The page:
many people can say that they really were there from the beginning. Mark Helfond
can. A close friend of Glen Matlock since the mid-70s until the present day, Mark
witnessed the genesis of the band from pre-Rotten days, and attended all their
shows in' 75-'76. In this God
Save The Sex Pistols exclusive, Mark shares his memories of the period.
went to St.Martins Art School, located then in Charing Cross Road in 1974. I soon
discovered that it tended to be the male pupils who wished to choose their professions
as Artists. Females were usually placed in Art School by their rich dads to keep
them out of mischief until they decided what they wanted to do in life.(Check
out Pulps Common People Nothing changed in 10 years.). Because of
the vast difference in social strata, the males tended to socialise together.
I met a guy called Glen during the year and we became friends. Other persons in
our year were Frank Tovey (who went on to become Fad Gadget) and Nick Cash, a
drummer who has worked with many groups since. Sometimes Glen would bring some
of his friends into the School canteen. Glen introduced his friends as Steve and
Paul. Nearly all teenagers then had long hair and we were all no different. One
day, Glen, Steve and Paul came into the canteen and they all had their locks chopped
off. They stated that they had started a band that was named QT and the Sex Pistols.
They asked if Nick and I would like to see their band rehearse that night at what
is called the Hammersmith Studios. Steve played guitar but seemed more interested
in playing drums. Paul played drums and Glen bass. Their friend Wally was the
other guitarist. They did not have a singer as yet. In common with most Working
Class kids at that time, they adored the Faces and their playlist consisted of
Kinks, Small Faces and Who numbers. Apart from their appreciation of the Stooges
and The Dolls, their influences were all home based. Indeed there appeared a hankering
to become new model Mods.
the coming months while at Art School, Glen introduced me to the manager of his
group and his friend Bernard Rhodes. While talking to them, I became aware of
many original ideas and philosophies. I read Jean Cocteau`s Les Enfants Terribles
in which children only steal items that are useless and watched films made by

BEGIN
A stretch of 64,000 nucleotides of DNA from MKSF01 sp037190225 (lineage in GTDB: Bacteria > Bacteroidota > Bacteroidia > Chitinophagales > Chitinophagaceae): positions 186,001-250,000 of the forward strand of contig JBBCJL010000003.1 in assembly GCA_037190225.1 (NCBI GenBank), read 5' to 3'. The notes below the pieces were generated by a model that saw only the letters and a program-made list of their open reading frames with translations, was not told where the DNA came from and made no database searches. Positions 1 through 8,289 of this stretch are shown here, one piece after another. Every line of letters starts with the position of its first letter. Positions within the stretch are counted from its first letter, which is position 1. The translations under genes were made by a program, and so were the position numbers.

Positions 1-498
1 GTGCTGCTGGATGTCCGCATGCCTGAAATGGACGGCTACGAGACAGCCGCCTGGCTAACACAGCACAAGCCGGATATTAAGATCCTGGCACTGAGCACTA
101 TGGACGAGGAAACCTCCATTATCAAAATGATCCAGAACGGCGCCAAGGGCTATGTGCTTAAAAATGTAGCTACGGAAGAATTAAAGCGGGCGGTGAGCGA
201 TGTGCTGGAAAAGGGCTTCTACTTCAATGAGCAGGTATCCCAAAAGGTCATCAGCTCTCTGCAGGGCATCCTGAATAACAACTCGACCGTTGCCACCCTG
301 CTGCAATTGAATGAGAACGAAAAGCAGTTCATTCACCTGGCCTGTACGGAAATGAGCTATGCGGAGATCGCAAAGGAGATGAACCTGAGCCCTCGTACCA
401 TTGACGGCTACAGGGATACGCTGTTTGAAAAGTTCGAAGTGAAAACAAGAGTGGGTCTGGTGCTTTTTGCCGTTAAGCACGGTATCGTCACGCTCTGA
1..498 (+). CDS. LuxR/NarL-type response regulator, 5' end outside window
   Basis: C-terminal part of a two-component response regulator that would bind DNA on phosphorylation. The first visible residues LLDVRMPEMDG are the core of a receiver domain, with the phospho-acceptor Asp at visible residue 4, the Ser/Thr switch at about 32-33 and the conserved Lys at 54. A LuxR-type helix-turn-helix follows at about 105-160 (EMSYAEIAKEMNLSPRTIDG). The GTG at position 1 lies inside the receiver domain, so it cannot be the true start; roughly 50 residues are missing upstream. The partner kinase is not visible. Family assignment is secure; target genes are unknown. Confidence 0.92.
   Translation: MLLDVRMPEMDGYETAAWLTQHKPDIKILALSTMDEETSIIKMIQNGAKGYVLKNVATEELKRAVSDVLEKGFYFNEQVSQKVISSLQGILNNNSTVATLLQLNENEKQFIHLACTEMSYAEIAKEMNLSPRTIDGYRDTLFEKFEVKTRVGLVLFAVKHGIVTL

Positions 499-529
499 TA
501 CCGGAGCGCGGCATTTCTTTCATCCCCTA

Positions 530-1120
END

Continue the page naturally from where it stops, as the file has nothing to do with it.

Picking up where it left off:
Jean Genet. Indeed the early Pistols London gigs were often accompanied by films
made by Genet, Bunuel, and others. Bernard used to bring artwork he designed to
College for Glen to produce screen prints. These designs ended up on the T-Shirts
that the band eventually wore on stage and were sold in Malcolm's shop.
time later, the band obtained a singer and Wally had left. They obtained a support
spot at Glens and my old college, St.Martins (pictured right - 6th November
'75). They opened for Bazooka Joe who included at that time in their line-up Adam
Ant. Like most of their early gigs, it was a cacophony of sound, but although
the band had not yet mastered their instruments there was an attitude and presence
absent in other young bands at that time. I went to all the London Gigs in 75/76.
One in particular I remember was when they supported Eddie and The Hot Rods at
the Marquee. My memory is very clear about this gig. There were around 15 people
in the audience. From reports Ive read, half of London has claimed to attend
this gig. As is usual, the band had paid for use of the headlining bands' P.A.
Of course this payment means nothing as the levels coming out of the monitors
produce feedback and the sound is atrocious. John gets pissed off and leaves the
stage to walk into the audience. He went round singing to each person carrying
a chair that was at regular intervals bashed onto the floor. Finally the chair
gave up hope of survival and fell apart. John continued to carry parts of the
chair around the auditorium and continued his personal interaction. The audience
in the early gigs consisted of friends of the band and friends of friends. Of
course everybody laughed at Johns performance and it was like something
akin to British old style music hall. The dress code usually consisted of Mohair
jumpers with T-Shirts and either baggy trousers (with gold lame thread) or skintight
jeans. This stuff was obtained from Malcolms shop. I had discovered a shop
in Burnt Oak where you could buy Drainpipe Levis (Burnt Oak was the Skinhead centre
in N. London) and made frequent trips as many people placed orders.
In December 1976, Glen
and I were living in a flat above Chiswick High Road. One night I had gone out
with my friend Jane (she was the one who bottled Shane McGowan on the ear at the
ICA) to celebrate her birthday at Louises (a lesbian nightclub just off
Chinatown). When I came home I saw Glen sitting in the hallway looking well drunk.
He said the band was on the Today show. He said that he tried to call me as many
of the band's friends were also in the studio. He stated that the band had been
a bit naughty and that the interview had been a good crack. The next day, we decided
to go into the West End and jumped on a bus. Everybody started looking at us as
if we were escaped jailbirds. We were a bit perplexed by this until we saw the
papers people were reading. There it was on the front pages! Of course we looked
at each other and started giggling like schoolboys.
didnt see the 1996 gig. The recent gig at Crystal Palace was perfect Pistols.
Only they can release balloons into the crowd during the encore and the wind blows
them totally in the wrong direction. The Pistols were and have always been a great
laugh and tremendous fun."
©Mark Helfond / www.sex-pistols.net
Phil Singleton / www.sex-pistols.net
God Save The
Sex Pistols ©2007 Phil Singleton / www.sex-pistols.net.
All rights reserved.